Will House Republicans Try To Defund Financial Regulatory Reform?

Since it was signed by President Obama, House Republicans have threatened to essentially repeal the Affordable Care Act by refusing to fund it. “I can’t imagine a Republican Congress is going to give this President the money to begin this process,” House Minority Leader John Boehner (R-OH) has said. A spokesman for House Minority Whip Eric Cantor (R-VA) even has a list of “possible targets for defunding.”

Could Republicans attempt to do the same to the Dodd-Frank financial regulatory reform legislation? Before Congress left for its current recess, the federal bank regulators — including the Securities and Exchange Commission, the Commodity Futures Trading Commission and the Treasury Department — requested funding to begin implementing the bill, but were shot down by Republican opposition:

The request for additional short-term money ran into tough criticism from Republicans, who sought a “clean” spending bill without the increases. House Republicans opposed the Obama administration’s request for money for the Treasury Department because it creates a new Consumer Financial Protection Bureau (CFPB) with oversight of consumer products, including home loans and credit cards. With Republicans set to gain additional seats, or possibly control of Congress, in the midterm elections, the battle over appropriations will likely continue in a lame-duck session of Congress.

“The implementation of that good and historic law is in jeopardy if the CFTC doesn’t have increased resources,” Bart Chilton, a CFTC commissioner, said last week. Let’s not forget, many Republicans have expressed a desire to repeal Dodd-Frank outright, and if they can’t get that, defunding agency efforts to implement the new rules is the next logical step.


Right now, the agencies are implementing Dodd-Frank with whatever money they can scrape together from their existing budgets, but of course setting up a new consumer protection agency and creating the infrastructure necessary to police previously unregulated portions of the financial system requires some additional money. I’d also argue that it’s worth investing over the long-term in a system aimed at protecting the American taxpayer from a repeat of 2008’s financial meltdown.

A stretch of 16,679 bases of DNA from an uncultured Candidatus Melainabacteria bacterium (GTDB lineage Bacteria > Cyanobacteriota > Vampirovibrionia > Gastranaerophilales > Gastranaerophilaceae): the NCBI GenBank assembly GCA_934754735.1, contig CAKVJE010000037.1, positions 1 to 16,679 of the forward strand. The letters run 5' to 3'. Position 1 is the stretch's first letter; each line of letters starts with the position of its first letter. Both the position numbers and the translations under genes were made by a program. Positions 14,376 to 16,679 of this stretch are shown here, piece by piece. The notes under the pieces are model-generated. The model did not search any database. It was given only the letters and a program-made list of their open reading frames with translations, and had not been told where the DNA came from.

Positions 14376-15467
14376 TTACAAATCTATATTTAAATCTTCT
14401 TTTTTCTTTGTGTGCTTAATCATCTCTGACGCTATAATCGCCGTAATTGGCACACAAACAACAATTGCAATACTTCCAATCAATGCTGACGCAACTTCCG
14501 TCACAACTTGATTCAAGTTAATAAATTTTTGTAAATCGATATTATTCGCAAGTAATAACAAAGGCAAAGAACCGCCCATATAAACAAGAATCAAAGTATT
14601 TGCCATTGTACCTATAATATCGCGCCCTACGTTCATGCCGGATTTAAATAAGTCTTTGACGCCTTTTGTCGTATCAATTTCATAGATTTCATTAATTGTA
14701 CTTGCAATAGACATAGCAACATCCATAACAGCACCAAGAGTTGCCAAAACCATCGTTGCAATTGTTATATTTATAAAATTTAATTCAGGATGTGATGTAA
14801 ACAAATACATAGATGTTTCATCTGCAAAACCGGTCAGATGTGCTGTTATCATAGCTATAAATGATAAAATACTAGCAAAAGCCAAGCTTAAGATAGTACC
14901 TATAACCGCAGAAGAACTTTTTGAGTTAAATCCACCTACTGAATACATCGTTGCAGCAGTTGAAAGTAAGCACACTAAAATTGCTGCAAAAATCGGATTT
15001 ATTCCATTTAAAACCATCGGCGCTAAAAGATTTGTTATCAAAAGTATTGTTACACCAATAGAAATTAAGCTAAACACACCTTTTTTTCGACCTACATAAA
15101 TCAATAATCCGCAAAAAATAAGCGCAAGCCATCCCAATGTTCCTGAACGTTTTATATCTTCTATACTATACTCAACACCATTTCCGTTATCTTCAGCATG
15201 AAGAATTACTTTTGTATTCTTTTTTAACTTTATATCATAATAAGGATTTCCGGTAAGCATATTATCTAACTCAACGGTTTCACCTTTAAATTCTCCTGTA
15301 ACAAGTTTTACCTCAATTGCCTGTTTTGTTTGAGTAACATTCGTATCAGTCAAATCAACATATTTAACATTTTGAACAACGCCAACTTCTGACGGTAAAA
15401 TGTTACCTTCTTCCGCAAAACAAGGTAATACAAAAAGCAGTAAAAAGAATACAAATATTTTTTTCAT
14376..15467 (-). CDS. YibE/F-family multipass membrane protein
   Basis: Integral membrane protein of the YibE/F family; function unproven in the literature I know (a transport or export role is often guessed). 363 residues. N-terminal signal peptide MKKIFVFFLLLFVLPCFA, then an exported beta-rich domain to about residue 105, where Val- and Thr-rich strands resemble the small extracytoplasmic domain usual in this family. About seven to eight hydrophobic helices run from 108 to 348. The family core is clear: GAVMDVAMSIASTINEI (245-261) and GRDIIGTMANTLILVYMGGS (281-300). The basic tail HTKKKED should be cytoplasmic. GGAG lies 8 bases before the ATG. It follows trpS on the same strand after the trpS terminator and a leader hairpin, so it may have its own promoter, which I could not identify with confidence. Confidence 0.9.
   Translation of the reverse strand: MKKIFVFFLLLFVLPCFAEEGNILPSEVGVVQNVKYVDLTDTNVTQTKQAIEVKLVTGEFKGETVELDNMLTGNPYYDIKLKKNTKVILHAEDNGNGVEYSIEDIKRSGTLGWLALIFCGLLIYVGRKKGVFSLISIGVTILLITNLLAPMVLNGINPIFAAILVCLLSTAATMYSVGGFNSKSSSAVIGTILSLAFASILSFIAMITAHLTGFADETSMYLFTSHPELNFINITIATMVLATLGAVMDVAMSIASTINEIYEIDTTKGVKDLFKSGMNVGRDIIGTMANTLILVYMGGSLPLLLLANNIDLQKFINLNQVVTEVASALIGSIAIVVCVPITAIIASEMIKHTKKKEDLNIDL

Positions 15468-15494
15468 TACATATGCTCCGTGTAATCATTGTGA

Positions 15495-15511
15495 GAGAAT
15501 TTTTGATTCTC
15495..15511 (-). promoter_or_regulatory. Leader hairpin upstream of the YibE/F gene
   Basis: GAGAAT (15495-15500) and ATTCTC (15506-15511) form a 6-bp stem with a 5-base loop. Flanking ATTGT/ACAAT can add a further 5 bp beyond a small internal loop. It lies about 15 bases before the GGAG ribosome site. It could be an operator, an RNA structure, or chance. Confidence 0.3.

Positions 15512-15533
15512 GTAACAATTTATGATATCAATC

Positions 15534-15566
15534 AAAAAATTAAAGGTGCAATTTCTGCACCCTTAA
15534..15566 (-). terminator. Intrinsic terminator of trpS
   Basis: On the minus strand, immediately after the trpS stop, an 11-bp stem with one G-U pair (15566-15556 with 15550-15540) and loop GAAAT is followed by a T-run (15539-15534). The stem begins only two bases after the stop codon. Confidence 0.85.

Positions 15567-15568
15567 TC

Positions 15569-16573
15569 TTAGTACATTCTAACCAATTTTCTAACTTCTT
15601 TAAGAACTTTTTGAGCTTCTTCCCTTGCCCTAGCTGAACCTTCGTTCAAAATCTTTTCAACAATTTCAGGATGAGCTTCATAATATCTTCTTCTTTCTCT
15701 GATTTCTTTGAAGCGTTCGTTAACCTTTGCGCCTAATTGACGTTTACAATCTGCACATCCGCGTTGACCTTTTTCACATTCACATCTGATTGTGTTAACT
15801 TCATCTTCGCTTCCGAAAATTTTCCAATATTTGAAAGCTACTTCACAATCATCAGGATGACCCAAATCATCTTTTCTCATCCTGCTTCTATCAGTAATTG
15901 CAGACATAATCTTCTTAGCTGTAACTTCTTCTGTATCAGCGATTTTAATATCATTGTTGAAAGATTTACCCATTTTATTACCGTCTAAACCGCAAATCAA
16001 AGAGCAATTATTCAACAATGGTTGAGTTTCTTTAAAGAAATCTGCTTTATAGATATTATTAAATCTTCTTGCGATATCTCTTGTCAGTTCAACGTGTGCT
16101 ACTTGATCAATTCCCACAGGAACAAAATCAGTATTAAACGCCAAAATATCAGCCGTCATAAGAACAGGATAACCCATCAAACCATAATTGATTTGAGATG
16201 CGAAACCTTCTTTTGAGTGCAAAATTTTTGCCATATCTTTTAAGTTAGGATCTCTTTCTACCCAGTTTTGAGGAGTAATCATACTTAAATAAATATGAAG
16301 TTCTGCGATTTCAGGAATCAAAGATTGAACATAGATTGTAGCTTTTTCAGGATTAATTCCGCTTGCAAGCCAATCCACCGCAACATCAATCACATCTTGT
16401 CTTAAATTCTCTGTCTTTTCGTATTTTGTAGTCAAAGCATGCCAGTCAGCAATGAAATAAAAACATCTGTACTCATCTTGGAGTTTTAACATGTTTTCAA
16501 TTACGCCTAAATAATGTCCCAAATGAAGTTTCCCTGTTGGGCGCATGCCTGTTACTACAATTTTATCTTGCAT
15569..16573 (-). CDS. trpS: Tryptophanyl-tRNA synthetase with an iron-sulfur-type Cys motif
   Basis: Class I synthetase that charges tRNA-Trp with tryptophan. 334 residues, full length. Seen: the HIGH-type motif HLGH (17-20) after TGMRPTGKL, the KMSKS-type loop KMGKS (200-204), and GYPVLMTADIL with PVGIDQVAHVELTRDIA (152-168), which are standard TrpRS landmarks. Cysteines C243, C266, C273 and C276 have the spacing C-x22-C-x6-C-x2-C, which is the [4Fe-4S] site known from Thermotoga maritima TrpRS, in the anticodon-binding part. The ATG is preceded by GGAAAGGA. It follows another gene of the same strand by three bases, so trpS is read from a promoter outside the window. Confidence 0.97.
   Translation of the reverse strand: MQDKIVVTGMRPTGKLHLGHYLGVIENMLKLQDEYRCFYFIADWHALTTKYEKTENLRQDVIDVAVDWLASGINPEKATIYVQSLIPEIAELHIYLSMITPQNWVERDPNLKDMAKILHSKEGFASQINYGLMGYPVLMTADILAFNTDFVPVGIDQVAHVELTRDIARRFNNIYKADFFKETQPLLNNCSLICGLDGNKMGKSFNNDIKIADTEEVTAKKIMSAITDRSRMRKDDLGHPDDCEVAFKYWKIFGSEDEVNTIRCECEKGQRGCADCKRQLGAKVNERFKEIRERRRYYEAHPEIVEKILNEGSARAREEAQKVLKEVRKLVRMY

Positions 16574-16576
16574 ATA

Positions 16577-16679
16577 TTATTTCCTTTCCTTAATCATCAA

There’s also a fairly simple solution for finding the funds necessary to implement the bill, in a time of necessary fiscal restraint, if they can’t be found elsewhere: a bank tax. Remember, Republicans scuttled such a tax during the last-minute negotiations over Dodd-Frank, which left Democrats scrambling for another way in which to make the bill’s resolution authority deficit neutral (which they found). Since we’re talking millions that are needed for Dodd-Frank implementation, but billions are able to be raised via a bank tax, the rest could be used to reduce the deficit or be dedicated to job creation programs.

A regulatory system only works if regulators have the resources to do their job and if their pay is adequate enough that they actually attract people who can competently go head-to-head with Wall Street’s finest minds. Refusing to fund enhanced regulations is an implicit show of support for the previous regulatory framework, which was a stupendous and spectacular failure.